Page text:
In Kolkata, 85-year-old, his 6 children await ‘foreigner’ son’s release from detention

Ravik Bhattacharya
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Asgar’s sister Radia Bibi with one of her nephews. (Express photo by Partha Paul)

In a dingy lane near the under-construction Ghulam Rasool Masjid in Kolkata's Park Circus, an 85-year-old ailing, bedridden man and his six children are counting days for the month of July. That month, the octogenarian's eldest son – Asgar Ali, 50 – has a “slim chance” of being released from the detention camp in Assam.

Asgar, who worked as a carpenter in Guwahati since the 1980s, was deemed a foreigner by the state's Foreigners' Tribunal and sent to Goalpara detention camp under the NRC on July 14, 2017.

In Kolkata, the family is now banking on the Supreme Court order that anyone detained for more than three years at any Assam detention centre should be released. They desperately hope that Asgar, who used to their main breadwinner before his detention, picks up the pieces again – and help his sister get married, after the wedding was called off last year due to lack of funds, or help his father, Mohammed Jarif, consult a good doctor.

“Asgar Ali’s SLP (special leave petition) was dismissed by Supreme Court last year. But he will be out after July 14, 2020, because of an order of SC, which said anyone detained for more than 3 years should be released,” Asgar's counsel, Aman Wadud, told The Indian Express over WhatsApp.

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Asgar Ali was deemed a foreigner in 2017 in Assam.

Wadud, who is abroad at present, also said, “He was declared a foreigner by the Tribunal for technical reasons – he was detained to be deported. But when an Indian citizen is declared a foreigner, where do you deport him? And if deportation is not possible, why detain at all? Even after release, he will remain stateless.”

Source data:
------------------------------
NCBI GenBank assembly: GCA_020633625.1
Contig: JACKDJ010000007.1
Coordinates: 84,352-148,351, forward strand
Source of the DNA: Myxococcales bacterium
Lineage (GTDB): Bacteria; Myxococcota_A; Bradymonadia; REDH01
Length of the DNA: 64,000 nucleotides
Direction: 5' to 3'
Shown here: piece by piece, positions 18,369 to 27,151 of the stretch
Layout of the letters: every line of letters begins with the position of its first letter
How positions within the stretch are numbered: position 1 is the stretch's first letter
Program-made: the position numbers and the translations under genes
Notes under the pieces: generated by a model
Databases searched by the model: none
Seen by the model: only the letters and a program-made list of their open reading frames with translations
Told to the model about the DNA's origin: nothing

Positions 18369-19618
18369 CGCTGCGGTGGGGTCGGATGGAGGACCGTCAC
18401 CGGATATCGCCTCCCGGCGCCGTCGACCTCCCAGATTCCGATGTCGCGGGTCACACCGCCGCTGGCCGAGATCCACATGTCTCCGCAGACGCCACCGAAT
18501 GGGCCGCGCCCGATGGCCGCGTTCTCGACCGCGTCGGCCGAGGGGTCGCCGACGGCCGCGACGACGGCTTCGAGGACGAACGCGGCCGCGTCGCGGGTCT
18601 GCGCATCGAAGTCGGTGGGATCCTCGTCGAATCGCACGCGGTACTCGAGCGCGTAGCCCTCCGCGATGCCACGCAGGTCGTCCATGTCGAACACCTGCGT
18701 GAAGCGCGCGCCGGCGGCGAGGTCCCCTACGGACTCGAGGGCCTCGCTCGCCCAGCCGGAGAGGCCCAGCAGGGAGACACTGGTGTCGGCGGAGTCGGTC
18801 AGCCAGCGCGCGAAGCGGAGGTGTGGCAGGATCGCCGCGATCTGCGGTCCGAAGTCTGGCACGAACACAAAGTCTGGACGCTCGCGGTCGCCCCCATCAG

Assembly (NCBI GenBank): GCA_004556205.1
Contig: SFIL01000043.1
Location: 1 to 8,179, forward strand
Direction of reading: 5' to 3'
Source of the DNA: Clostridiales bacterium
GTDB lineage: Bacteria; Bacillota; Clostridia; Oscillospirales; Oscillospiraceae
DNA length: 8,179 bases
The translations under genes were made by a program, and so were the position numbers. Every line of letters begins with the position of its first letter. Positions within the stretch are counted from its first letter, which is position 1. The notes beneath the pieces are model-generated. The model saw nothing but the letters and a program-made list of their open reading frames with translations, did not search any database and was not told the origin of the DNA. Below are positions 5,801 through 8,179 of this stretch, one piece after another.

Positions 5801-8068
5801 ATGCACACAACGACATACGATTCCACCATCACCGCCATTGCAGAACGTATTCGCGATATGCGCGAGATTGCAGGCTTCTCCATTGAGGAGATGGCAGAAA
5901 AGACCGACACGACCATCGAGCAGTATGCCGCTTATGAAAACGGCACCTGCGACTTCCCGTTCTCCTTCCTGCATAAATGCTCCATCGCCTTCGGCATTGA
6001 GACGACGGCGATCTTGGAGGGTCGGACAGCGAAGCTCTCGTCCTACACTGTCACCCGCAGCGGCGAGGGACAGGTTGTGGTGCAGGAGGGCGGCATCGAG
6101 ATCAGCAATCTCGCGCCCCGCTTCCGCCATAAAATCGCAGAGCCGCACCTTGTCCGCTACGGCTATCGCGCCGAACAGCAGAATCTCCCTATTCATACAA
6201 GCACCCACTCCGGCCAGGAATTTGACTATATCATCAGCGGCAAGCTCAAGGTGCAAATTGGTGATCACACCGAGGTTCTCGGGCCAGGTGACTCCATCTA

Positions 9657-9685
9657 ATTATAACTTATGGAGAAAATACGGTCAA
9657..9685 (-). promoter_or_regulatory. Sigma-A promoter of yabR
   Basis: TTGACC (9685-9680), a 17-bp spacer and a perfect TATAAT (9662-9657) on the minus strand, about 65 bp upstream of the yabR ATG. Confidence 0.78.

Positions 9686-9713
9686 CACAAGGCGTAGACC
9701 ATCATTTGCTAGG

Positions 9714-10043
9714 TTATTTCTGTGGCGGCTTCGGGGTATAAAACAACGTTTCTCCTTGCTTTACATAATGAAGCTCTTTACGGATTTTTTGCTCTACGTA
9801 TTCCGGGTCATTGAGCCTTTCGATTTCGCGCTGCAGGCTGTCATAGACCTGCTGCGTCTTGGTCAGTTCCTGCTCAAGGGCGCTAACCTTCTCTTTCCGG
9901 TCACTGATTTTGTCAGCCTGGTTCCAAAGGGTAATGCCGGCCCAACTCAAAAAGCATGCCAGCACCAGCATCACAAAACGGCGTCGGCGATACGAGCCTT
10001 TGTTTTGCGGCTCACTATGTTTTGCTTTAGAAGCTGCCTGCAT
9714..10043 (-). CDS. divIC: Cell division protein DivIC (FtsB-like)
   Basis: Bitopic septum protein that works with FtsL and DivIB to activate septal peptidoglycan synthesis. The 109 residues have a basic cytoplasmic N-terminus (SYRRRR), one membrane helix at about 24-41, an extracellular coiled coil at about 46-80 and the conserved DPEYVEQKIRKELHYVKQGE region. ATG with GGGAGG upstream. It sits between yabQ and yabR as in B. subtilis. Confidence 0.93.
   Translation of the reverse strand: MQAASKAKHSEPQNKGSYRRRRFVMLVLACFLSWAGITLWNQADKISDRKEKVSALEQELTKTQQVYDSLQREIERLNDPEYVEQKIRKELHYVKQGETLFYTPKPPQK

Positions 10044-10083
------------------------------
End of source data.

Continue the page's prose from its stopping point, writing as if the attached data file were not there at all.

Arshad, Jarif's youngest son, said their family has been in Kolkata “for ages”. “Our elder brother went to Assam to work – he earned well and stayed back. He later got his voter card made there,” Arshad, who works at a handbag manufacturing unit in Kolkata, said.

Asgar later got married in Kolkata and took his wife to Guwahati. Their son is 12 now.

After the Tribunal declared him a foreigner, Asgar first moved Gauhati High Court, which upheld the Tribunal’s order. He subsequently challenged the order in Supreme Court. On May 10, 2019, the apex court bench of then Chief Justice of India Ranjan Gogoi and Justice Sanjeev Khanna dismissed his appeal.

Family members said his father's decision to change his name years ago – in the voters' identity card in 2008 and in Aadhaar sometime in 2013-14 – landed Asgar in trouble in Assam.

Radia Bibi, Asgar’s sister, said: “My father’s name in voters' list (earlier) was Sheikh Morol. People used to taunt us over that name (the world Morol in Bengali means a village headman, or a powerful person). He changed it to Muhammed Jarif – his Aadhaar card has that name. But this spelled trouble for Asgar at the Tribunal.”

“We all went, including my ailing father, with affidavits and documents. But they did not listen to us and sent my brother to detention camp,” she said.

Tough times began for the family that July.

“We arranged our youngest sister Rajia Khatun's wedding last year. She is 30. But it broke down because we did not have enough money,” Ashraf, the younger brother, said.

“My father is 85. He can't move. If my brother (Asgar) was here we could have arranged for a proper doctor. Now our lawyer says there is a chance that he may be released in July. We are all waiting,” said Ashraf, who works at a cap manufacturing unit in Kolkata.

The two brothers earn about Rs 200 each as daily wage workers. They have four sisters, besides their father, to take care of.